The leaders told her how hard they had worked to build best practices over the years. They explained how proud they were of all they’d accomplished and that they were afraid the changes would limit their personal power. When they shared Natalie’s messages, they found their own fear and uncertainty mirrored back to them through the eyes and words of their direct reports.
Several months earlier, the company had launched an organization-wide initiative to address evolving customer needs and improve the quality of their products. Although changes were progressing well in other locations, morale was extremely low at the Buffalo plant. My job was to find out why.
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Internal studies found measurable benefits from participation in the COMPASS group meetings, including reduced burnout, increased well-being, improved meaning from work, reduced social isolation and improved job satisfaction. Due to the success of these early studies, Mayo Clinic leadership continues to support this program with funding derived from clinical sources within each hosting department. As of July 2017, nearly 1,500 physicians and scientists have signed up to participate in a COMPASS group, representing 40 percent of eligible individuals across all Mayo Clinic sites. At the end of the first six-month period, more than 95 percent of group leaders reported that the groups were valuable and that they planned to continue meeting. Although this program is successful, lessons were learned during implementation that may prove helpful for other institutions and practices considering a similar effort.
Anticipated reduction in burnout
In 2007, the Mayo Clinic Department of Medicine created the Program on Physician Well-Being (PPWB) to better understand the entire spectrum of personal, professional and organizational factors that influence physician well-being. This effort was led by Drs. Tait Shanafelt, Lotte Dyrbye and Colin West. The program spanned across disciplines, including medicine, psychology and health science research. In the first few years, the focus of the PPWB was on establishing the epidemiology of burnout and distress. Based on institutional and national survey studies, it became evident that burnout is highly prevalent among physicians across all specialties. The drivers vary from practice to practice, but include excessive workload, inadequate support at work, work-home conflicts, loss of control and diminished meaning and purpose from work.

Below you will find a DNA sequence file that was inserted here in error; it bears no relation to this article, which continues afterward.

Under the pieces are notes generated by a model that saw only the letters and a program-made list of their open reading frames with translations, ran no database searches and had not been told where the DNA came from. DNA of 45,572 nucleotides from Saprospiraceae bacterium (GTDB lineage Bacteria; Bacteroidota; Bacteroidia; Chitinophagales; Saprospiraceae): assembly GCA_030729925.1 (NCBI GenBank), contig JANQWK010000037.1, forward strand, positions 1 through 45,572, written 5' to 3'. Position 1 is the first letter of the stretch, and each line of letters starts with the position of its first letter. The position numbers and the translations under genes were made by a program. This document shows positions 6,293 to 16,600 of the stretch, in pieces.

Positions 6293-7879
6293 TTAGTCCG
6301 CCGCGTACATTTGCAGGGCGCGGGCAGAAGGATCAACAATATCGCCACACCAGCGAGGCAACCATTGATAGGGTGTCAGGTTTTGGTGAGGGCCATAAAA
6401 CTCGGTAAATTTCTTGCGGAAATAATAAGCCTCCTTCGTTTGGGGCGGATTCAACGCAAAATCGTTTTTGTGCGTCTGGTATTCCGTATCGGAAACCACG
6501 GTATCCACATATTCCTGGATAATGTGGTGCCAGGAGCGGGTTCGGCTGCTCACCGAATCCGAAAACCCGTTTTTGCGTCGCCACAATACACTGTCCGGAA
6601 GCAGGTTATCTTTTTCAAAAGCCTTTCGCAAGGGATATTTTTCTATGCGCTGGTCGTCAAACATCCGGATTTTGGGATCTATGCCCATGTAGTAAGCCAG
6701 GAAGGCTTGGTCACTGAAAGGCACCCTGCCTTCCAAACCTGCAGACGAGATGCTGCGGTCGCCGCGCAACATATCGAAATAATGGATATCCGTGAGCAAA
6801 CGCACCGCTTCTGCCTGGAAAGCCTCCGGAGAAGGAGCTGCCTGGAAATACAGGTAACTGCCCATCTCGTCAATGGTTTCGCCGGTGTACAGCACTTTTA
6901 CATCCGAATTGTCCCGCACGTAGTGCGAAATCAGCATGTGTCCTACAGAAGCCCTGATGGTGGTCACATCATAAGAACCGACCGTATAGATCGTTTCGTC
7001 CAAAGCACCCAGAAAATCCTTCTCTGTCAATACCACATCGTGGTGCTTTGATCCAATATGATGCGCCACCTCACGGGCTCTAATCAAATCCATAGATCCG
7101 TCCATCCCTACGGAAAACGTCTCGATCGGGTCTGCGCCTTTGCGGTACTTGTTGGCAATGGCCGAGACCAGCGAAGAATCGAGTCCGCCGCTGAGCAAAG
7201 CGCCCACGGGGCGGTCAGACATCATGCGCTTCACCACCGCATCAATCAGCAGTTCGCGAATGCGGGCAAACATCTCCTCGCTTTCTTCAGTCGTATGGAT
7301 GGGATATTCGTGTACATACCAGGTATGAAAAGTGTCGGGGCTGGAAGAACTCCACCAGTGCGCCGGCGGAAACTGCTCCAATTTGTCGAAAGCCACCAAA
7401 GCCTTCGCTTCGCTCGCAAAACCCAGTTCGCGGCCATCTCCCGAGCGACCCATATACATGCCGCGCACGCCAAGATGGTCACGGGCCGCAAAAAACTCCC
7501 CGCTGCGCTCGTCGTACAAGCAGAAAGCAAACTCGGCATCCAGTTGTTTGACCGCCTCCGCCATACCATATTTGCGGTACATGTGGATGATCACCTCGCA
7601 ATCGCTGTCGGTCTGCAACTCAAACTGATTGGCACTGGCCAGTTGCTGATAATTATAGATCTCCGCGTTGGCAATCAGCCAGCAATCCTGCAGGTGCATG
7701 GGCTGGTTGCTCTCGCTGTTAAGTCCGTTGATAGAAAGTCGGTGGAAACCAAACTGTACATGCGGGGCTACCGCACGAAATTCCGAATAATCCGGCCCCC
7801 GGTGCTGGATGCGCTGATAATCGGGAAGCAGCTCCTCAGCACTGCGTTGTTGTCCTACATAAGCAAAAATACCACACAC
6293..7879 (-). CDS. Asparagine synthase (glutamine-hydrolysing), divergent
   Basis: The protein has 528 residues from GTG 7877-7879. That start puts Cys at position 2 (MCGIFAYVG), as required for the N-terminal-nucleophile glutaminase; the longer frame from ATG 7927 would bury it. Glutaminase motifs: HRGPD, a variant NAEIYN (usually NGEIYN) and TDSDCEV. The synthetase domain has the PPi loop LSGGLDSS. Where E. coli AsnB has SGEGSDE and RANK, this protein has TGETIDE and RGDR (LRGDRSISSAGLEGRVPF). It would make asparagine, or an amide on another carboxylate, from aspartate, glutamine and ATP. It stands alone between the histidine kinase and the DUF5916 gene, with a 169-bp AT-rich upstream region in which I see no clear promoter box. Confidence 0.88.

Relative reduction in burnout anticipated from intervention
The PPWB’s research on the epidemiology of stress and burnout made it clear that they had to address these problems, but they weren’t sure what would work best. Therefore, they decided to conduct randomized trials of interventions designed to reduce distress and promote well-being. One of the ideas tested was to hold small, organizationally supported physician group meetings oriented around topics reflecting common stressful physician experiences. This initiative was called COMPASS — COlleagues Meeting to Promote And Sustain Satisfaction.
Relative reduction in burnout common estimate 20%
Results: Since the creation of the Resident Wellness Committee in 2013, residents have participated in community garden projects, The Over the Mountain Miracle League to help children with disabilities play baseball and Habitat for Humanity. The committee, comprised of residents from all levels of training, meets quarterly to plan future projects. The Memorable Patient Lecture series has had seven speakers from 2013-2015, including the Department Chair of Medicine and the Residency Program Director. Feedback from these presentations has been highly positive with attendees expressing “very heartfelt” and “great realistic discussion.” The problem solving committee addressed scheduling stressors by creating a new cross-cover system on General Medicine wards. The Resident Wellness Committee has enjoyed time together away from the hospital and has led to the creation of a standing social gathering and sports clubs. Early feedback suggests that combatting the individual components of resident burnout can be an effective way to preserve the hearts of residents.
“Breathe, Sher. Take a big, deep breath and just breathe.”
According to Nance McClure, Chief Operating Officer of HealthPartners care group, “It would be great if decreasing time spent working only required a single work plan or initiative; however, we learned our approach must include multiple initiatives working towards the same goal.” Some of the most impactful strategies include: